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by Rebecca Cooper-Traynor

When Couples Disagree About Big Life Decisions

Sharing and being a good listener is something we all need to practice regularly. When we disagree with our partners, it’s easy to get caught up in emotions, and that’s never a good way to resolve anything.

The truth is, even the most loving couples conflict over big life decisions; it’s only natural. But if you can see each other’s viewpoint, even if you disagree with it, you’re on your way to finding a resolution you can both live with.

Big life decisions—like buying a home, moving, changing careers, having children, or inviting your aging parents to move in—are stressful! Some couples go to great lengths to avoid these topics until they absolutely must talk about them, but that’s never the best way to go. To make matters worse, COVID-19 has added a new layer of complexity. Disagreements might revolve around who to have in your bubble or what risks are okay to take. You won’t always agree on the best solution. The key to getting through these challenging moments is communication.

When you don’t communicate in your relationship, every decision made is a minefield. It’s never easy sharing your feelings, but without open dialogue, you won’t know how your partner feels until it all comes out –usually in a big explosion!

Here are a few tips on how to improve communication around decision-making:

Set Aside Time to Listen

If you’ve got a big issue to discuss, don’t wait to table the topic. Set aside time to share your feelings and talk about hopes and concerns around the decision. Make sure you’re dedicating time specifically to the problem – in other words, don’t try to fit it in between other things. You may have to have subsequent discussions about it, too, so don’t feel like you have to have a resolution right away. Unless you’re under the gun, give the topic enough space to develop so you can both express your feelings around it.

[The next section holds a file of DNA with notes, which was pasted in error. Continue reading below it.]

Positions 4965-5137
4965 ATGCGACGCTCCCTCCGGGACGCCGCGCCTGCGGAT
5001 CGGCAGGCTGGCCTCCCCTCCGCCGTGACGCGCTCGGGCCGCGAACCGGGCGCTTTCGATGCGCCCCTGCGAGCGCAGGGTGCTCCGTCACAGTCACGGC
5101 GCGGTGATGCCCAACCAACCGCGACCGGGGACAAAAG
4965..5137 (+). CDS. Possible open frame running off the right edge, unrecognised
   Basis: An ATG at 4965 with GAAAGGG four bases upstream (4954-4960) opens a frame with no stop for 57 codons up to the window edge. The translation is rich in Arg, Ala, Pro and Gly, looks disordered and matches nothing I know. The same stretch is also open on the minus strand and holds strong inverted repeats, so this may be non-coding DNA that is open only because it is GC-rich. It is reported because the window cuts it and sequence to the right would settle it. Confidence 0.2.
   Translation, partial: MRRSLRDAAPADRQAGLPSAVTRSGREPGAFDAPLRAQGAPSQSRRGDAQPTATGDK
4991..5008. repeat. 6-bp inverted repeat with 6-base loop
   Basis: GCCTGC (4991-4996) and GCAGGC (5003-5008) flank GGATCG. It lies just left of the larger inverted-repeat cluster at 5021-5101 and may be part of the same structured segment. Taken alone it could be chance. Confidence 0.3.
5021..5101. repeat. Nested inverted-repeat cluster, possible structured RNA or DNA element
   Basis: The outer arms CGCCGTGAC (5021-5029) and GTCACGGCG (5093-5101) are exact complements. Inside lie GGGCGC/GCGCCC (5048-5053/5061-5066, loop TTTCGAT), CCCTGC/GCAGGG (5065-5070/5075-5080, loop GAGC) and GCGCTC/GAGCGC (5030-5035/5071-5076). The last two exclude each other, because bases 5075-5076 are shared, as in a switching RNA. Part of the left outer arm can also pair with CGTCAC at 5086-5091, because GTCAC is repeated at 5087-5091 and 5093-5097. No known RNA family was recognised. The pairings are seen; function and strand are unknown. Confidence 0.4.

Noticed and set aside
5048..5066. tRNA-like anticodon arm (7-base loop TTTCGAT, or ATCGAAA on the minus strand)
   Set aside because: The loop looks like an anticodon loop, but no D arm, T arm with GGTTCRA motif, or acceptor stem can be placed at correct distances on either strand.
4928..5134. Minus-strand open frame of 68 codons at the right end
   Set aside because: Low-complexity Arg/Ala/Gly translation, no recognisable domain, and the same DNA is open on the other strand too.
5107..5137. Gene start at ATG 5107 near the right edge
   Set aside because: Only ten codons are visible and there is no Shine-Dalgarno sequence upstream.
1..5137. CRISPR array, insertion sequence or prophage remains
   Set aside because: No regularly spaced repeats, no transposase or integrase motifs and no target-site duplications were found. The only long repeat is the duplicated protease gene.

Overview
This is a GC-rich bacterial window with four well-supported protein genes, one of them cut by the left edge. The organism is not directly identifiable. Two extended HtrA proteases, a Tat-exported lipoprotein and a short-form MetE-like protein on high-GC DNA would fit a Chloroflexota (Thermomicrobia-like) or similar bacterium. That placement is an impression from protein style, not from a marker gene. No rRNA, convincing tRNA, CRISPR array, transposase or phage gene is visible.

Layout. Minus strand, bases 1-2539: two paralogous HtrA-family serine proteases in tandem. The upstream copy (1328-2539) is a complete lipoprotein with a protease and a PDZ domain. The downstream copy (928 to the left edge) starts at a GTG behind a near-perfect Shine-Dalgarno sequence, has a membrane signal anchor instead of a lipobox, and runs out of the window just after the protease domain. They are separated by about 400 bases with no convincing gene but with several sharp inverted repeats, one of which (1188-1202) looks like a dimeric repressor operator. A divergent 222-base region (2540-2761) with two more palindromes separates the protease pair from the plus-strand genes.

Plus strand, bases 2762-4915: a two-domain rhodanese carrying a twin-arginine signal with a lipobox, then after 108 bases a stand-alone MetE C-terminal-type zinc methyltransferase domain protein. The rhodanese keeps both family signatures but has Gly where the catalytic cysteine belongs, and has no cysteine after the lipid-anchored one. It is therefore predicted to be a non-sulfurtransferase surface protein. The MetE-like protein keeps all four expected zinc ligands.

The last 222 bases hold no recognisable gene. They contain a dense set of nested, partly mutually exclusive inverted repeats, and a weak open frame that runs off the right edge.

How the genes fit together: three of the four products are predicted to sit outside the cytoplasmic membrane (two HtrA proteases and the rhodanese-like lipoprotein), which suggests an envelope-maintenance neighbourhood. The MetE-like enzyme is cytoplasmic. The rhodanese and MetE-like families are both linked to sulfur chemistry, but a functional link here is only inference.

The goal when listening is to try to empathize with your partner. Listen closely and be curious! Ask probing questions. Don’t interrupt or argue your position until they are done talking. Dig deep and try to identify all your motivations so you’re not on the defensive or offensive when it’s your turn. Stay neutral, be objective, and don’t judge when you are listening to your partner. When you listen, you gain admission to each other’s world.

Practice Problem-Solving

Problem-solving is another way to tackle a big decision. After listening to each other and sharing your unique perspectives, you should be able to come together to find a solution. This is when a couple can put their heads together to come up with a strategy you can both get behind. Once you’ve finished your session, both of you should take some time to assess the pros and cons and let what you’ve talked about really sink in. Set a time to reconvene and share new thoughts and ideas. Even after doing the groundwork, you might still be on the fence. You should have a deadline but give yourselves enough time to ensure your decision is well-thought-out.

Check-In With Your Partner

Just because you’ve made your decision, that doesn’t mean the process is over. One of you might still feel sad about the decision, even if the problem-solving phase helped you realize it was not financially or physically feasible to pursue your ideas. Though you have both accepted the decision, the sadness might continue, and it’s important to acknowledge and validate those feelings, so your partner doesn’t feel like they lost something. Just because it can’t happen now doesn’t mean it won’t ever happen. Hold onto hope and keep sharing your dreams because that’s how you grow together.

Disagreements Are Sometimes Constructive!

Not all disagreements have to be argumentative. As a couple, you share many hopes and dreams, but as individuals, you might have ideas that don’t exactly fit in with your partner’s vision.

When you take the time to listen to each other, you’ll grow closer. The check-in time prompts you to think about your dreams for the future. Did you decide in your partner’s favour this time? Does that mean you get priority on the next big decision? How did the decision-making process work for you as a couple? You might even want to take notes to help keep track of your process. These reflections will come in handy later on if your memories differ.

In the end, even when there’s conflict, you should always feel like you made a joint decision. The outcome may not always go the way you want, but it’s essential that both of you feel heard and can accept the result. If you can trust the decision-making process you and your partner have developed, your relationship will not only survive; it will thrive.

Have you ever considered working with a relationshipcoach? Reach out today to schedule a consultation.